SALEM, Ore. — Oregon Gov. Kate Brown supports moving forward with a plan that would expand Interstate 5 through Portland’s Rose Quarter while spending more than $1 billion to build a “cap” over the freeway to rebuild a community wrecked by its initial construction.

Speaking before a meeting of stakeholder and advisory groups convened by the Oregon Department of Transportation, Brown also confirmed Tuesday she hoped to relocate a middle school perched on the highway’s fringes. Oregon Public Broadcasting reports such a move could grant additional space for the expansion process, and address concerns about poor air quality impacting students.

“Over the past few weeks I’ve hosted conversations with some key government and community stakeholders,” Brown said in a brief appearance before the committees. “I began those conversations because I wanted to ensure that this project is part of addressing and not repeating the historic wrongs caused by the displacement of countless Black families, and the resulting generational damage that occurred. And I also did it because I truly believe that there was a win-win opportunity...”

The plan Brown landed on, known as “hybrid 3” is an attempt to address the many competing priorities different groups have brought to the controversial highway expansion project.

Business leaders and state transportation officials have said for years that an existing bottleneck on the highway creates harmful delays and poses a risk for crashes that repeatedly snarl traffic. Members of Portland’s Black community have forcefully argued any project needs to include a strong highway cap that will allow for development in a historically African American neighborhood destroyed by the construction of I-5. And climate and transportation activists say the entire premise of increasing highway throughput is wrongheaded at a time when the impacts of climate change are being felt more acutely than ever.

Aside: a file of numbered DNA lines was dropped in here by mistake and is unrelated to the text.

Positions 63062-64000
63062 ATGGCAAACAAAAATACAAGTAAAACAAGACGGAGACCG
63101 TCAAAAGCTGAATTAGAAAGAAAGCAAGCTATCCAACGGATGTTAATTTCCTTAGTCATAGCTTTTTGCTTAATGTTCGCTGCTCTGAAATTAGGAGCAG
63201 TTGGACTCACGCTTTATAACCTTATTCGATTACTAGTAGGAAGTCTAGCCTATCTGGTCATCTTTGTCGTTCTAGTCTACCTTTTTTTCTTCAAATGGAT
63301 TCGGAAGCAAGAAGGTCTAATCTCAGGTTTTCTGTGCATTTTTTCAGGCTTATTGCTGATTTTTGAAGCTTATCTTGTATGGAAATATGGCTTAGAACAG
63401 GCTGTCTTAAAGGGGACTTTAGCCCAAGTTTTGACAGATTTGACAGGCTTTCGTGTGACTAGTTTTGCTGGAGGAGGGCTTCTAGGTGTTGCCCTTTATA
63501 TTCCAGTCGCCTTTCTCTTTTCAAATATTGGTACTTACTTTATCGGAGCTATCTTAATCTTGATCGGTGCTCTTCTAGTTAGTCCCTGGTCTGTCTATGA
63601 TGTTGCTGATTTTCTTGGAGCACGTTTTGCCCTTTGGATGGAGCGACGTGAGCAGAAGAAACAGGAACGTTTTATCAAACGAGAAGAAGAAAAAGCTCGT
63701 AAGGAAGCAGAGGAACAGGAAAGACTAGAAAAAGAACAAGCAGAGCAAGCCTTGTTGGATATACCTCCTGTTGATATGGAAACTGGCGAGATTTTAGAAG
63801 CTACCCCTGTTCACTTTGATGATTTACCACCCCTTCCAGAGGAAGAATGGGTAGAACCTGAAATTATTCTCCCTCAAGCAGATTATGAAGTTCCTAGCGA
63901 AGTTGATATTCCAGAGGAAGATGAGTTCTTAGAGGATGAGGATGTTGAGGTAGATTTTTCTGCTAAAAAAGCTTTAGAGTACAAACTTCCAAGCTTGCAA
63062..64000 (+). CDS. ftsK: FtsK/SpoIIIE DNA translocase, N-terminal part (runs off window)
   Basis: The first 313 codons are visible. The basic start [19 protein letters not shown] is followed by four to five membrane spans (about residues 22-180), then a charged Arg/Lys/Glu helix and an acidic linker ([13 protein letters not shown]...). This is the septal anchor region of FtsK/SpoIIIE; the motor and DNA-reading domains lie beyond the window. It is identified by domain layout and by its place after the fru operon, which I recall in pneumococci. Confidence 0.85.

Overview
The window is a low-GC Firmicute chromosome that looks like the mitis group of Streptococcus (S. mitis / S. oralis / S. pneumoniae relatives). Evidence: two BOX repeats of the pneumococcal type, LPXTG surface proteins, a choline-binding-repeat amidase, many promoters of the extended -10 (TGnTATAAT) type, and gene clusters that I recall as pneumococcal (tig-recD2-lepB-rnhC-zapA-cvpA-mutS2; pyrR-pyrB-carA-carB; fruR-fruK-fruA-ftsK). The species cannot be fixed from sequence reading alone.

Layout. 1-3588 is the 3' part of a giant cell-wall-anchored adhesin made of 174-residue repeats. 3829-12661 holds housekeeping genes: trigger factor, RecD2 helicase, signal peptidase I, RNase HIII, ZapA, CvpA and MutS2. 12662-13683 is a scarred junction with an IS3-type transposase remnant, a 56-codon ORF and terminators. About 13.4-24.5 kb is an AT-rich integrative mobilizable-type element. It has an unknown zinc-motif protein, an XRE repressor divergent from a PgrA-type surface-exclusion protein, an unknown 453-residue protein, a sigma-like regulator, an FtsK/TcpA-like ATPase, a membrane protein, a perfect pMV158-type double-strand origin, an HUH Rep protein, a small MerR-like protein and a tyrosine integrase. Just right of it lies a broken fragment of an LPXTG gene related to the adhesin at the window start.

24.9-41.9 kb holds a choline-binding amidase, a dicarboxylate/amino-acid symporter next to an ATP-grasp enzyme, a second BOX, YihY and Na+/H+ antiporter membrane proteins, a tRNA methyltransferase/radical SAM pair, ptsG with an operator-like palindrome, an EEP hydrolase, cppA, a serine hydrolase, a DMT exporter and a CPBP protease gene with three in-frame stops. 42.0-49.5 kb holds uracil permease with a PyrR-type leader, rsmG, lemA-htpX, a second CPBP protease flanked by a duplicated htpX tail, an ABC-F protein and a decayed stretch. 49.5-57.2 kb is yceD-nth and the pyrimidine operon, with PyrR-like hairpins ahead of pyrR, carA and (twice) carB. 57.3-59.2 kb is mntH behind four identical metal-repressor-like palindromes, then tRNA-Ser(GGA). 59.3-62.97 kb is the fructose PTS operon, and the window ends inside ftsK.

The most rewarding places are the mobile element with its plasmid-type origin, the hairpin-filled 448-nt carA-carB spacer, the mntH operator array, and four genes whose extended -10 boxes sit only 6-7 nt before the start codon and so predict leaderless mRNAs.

While the precise details of the approach must still be hammered out, a summary of the “hybrid 3” approach includes calls for a highway cover estimated to cost between $1.1 billion and $1.16 billion — the vast majority of the project’s total cost. Those caps could accommodate three-story buildings, ODOT says. Previous iterations of the highway project had included two unconnected covers, with limited opportunity for building.